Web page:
Dangote Flour Mills released its 2013 9 months results with the company posting a pre-tax loss of N8.4billion. The results was as disastrous as it can ever get and even thought the company has been mired in problems in recent quarters, Q3 was certainly one of the worst results I have ever seen. I have reviewed the results pointing out what was wrong with it. However, the company also offered to explain why things are so bad and what the future outlook might look like for the company. Here are the key issues they raised;
The Group’s trading performance for the period under review is disappointing. Turnover of N29.96billion was 5.8% below the corresponding prior year period. Group profitability was negatively affected by ongoing volume pressures, as well as significant input cost inflation, which could not be fully recovered through price increases. Operating loss before interest and tax of N6.0billion included non-recurring abnormal costs of N1.8billion relating to retrenchment costs, stock write-offs and increased provisions against long outstanding debtors and historical liabilities. The net financing cost of N2.3billion is reflective of the group’s increased debt and high cost of borrowing, which is currently under review.
Turnover was adversely affected by the continued moderation of credit extension in the Flour business, a three-week shutdown of the Pasta manufacturing facility in order to re-establish Good Manufacturing Practices (GMP), as well as a slowdown in sales volumes that resulted from price increases implemented on Pasta and Noodles during the last quarter of the financial year. The Group’s performance is also a reflection of the challenges arising from the existing excess capacity across particularly the wheat milling industry, which limits pricing power for the Flour business.
As part of the integration process, additional costs were also incurred in improving the business’ supply chain infrastructure, enhancing the internal control environment as well as strengthening the business’ management team.
Subsequent to the year-end, agreement has been reached to sell the group’s interest in its packaging subsidiary, Dangote Agrosacks, to Dangote Industries Limited for N7.55billion. The sale of this non-core asset will reduce the group’s overall debt, which currently accrues interest at 15%. The results of Dangote Agrosacks for the nine month period ended 30 September 2013 have been reflected as a single line item in an the income statement as relating to a discontinued operation and consequently have been excluded from group turnover and group operating income. Furthermore, the assets and liabilities of Dangote Agrosacks have been reflected as held for sale as at 30 September 2013. The remeasurement of the net assets of Dangote Agrosacks to fair value of N7.55billion as at 30 September 2013 has resulted in an abnormal loss of N2.6billion, which is included in the loss from discontinued operations of N453million.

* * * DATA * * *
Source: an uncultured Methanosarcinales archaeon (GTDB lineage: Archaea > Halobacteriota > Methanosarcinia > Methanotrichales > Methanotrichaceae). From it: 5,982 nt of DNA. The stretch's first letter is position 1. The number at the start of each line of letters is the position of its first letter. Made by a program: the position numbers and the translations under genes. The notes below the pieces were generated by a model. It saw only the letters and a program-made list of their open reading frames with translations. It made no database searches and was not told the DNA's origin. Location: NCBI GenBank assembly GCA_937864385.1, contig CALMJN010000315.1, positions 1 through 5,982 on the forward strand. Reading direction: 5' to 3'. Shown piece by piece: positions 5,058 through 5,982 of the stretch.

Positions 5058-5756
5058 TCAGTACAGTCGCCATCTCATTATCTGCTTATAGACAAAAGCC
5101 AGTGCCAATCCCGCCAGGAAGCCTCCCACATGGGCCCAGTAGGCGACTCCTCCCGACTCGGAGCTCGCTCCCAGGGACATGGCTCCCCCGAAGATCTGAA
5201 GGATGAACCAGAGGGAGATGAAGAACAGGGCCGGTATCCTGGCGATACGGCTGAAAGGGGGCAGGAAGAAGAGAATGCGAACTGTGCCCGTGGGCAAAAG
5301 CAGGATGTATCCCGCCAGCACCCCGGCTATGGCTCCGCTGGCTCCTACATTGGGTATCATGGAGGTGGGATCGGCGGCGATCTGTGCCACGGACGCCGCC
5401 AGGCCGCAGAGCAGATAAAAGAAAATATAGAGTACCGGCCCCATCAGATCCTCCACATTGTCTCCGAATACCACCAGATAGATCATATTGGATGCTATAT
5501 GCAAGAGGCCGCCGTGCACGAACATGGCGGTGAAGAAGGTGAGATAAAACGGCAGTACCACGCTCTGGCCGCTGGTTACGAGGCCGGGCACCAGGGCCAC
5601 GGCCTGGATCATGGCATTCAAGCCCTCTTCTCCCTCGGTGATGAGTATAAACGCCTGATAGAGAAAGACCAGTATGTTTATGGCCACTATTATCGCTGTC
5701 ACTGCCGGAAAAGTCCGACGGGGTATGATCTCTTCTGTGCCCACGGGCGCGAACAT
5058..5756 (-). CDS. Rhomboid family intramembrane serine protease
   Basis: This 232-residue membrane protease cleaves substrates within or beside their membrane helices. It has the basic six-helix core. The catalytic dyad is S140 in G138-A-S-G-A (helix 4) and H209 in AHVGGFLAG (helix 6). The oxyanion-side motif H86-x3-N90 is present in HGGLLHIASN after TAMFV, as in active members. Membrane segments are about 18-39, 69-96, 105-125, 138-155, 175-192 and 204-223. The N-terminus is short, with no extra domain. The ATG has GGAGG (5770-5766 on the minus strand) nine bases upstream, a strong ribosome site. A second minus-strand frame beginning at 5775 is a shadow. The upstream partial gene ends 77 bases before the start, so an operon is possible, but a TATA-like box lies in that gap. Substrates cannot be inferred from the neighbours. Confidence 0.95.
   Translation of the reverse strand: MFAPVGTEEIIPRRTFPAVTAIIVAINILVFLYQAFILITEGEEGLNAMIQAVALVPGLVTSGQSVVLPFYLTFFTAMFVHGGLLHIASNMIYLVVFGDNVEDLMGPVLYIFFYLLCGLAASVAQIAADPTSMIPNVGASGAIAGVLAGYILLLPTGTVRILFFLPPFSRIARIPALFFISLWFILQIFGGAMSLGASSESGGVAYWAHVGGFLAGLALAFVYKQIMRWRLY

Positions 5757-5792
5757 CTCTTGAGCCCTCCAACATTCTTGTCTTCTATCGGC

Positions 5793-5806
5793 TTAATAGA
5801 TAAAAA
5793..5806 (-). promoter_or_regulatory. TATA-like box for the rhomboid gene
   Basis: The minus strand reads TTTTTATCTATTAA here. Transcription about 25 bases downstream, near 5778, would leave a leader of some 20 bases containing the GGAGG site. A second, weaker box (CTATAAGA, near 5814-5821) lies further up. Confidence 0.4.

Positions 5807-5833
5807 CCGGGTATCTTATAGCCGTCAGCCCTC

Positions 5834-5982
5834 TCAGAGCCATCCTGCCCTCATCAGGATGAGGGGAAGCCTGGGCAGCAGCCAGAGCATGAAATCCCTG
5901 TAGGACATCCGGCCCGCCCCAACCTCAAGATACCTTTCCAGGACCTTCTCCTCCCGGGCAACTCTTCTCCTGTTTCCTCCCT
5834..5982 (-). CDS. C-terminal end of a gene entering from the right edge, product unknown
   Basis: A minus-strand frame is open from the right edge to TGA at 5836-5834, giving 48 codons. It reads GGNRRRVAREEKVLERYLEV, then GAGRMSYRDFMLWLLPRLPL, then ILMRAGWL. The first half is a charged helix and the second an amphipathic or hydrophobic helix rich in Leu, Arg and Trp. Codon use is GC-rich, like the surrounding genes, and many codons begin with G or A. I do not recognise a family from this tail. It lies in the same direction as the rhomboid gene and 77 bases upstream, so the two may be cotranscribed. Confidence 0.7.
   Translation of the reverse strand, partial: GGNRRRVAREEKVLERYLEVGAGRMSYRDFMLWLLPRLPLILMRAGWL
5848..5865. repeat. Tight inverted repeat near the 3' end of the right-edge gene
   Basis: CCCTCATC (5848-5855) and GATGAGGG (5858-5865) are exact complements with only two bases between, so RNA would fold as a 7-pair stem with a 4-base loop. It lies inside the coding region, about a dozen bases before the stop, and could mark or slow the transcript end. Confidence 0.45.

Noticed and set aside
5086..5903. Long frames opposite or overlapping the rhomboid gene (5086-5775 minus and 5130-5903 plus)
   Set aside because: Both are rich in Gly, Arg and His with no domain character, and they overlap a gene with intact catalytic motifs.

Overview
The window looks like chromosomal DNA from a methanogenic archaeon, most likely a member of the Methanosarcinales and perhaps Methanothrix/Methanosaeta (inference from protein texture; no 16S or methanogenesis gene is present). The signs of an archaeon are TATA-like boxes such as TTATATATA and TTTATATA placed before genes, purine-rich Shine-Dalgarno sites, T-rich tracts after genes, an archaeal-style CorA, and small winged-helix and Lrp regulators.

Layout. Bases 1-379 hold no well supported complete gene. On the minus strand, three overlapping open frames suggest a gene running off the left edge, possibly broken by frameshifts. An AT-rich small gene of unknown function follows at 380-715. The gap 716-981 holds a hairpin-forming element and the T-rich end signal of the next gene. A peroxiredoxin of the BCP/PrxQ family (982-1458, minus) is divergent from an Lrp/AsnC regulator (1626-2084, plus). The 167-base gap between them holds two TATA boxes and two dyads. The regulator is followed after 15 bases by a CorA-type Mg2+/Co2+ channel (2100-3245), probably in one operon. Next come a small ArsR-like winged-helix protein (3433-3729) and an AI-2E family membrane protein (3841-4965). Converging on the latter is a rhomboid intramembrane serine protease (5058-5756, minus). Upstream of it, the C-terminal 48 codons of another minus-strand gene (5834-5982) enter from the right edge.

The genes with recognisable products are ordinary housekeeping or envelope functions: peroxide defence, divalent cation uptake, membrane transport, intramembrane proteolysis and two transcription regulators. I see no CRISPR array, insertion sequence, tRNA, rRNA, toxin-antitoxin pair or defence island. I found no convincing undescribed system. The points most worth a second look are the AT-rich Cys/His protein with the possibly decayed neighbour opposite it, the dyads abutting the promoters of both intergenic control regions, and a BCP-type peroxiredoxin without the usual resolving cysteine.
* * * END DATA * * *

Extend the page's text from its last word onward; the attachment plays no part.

Divisional Performance Flour
Sales volumes dropped by 4.7% relative to the previous corresponding period, and the gross profit was adversely affected by the raw material cost push that could not be immediately recovered through price increases. Significant improvements in manufacturing efficiencies and plant maintenance standards have been attained, and this has resulted in better consistency in product quality and customer service levels. However, sales volumes have remained under pressure as the business continues to contend with a highly intense competitive landscape and limited pricing power on the current product and brand portfolio.
The Pasta business experienced significant challenges during the period that arose from product quality and supply chain issues. The manufacturing facility was shut down for a three-week period during the year in order to address production inefficiencies and to ensure consistent product quality and service levels. Consequently, sales volumes were negatively affected during the period and turnover declined by 34.1% relative to the corresponding prior period. Good sales volume growth momentum was achieved following the interventions and into the third quarter but a price increase during the fourth quarter resulted in a significant slowdown in sales momentum.
The Noodles business delivered a 17.8% growth in turnover on the back of positive sales volumes and an improved sales mix. During the period under review, the Noodles manufacturing facility in Calabar, which had previously been moth-balled, was re-commissioned in order to supplement market demand.
The group is achieving steady progress in transitioning its business in a challenging trading environment. A significant amount of management’s attention has been focused on stabilizing the delivery platform of the business during the year under review. This has resulted in significant improvements in supply chain efficiencies, consistency of product quality and customer service levels.
However, much work is still required in order to complete the full integration process. Focus is now shifting towards optimizing the business’ infrastructure and enhancing competitiveness for future growth.
Its a very challenging period for the company at the moment, however I will bet on Tiger Brand, the new owners turning the company around. It is obvious the company’s business model was flawed and wasn’t prepared for the competition awaiting it. They also were not nimble enough to adapt to price adjustments in the market and did poorly at hedging against raw material cost. The company also apparently invested heavily in capex (over N9billion spent since 2011) which unfortunately did not help turn things around.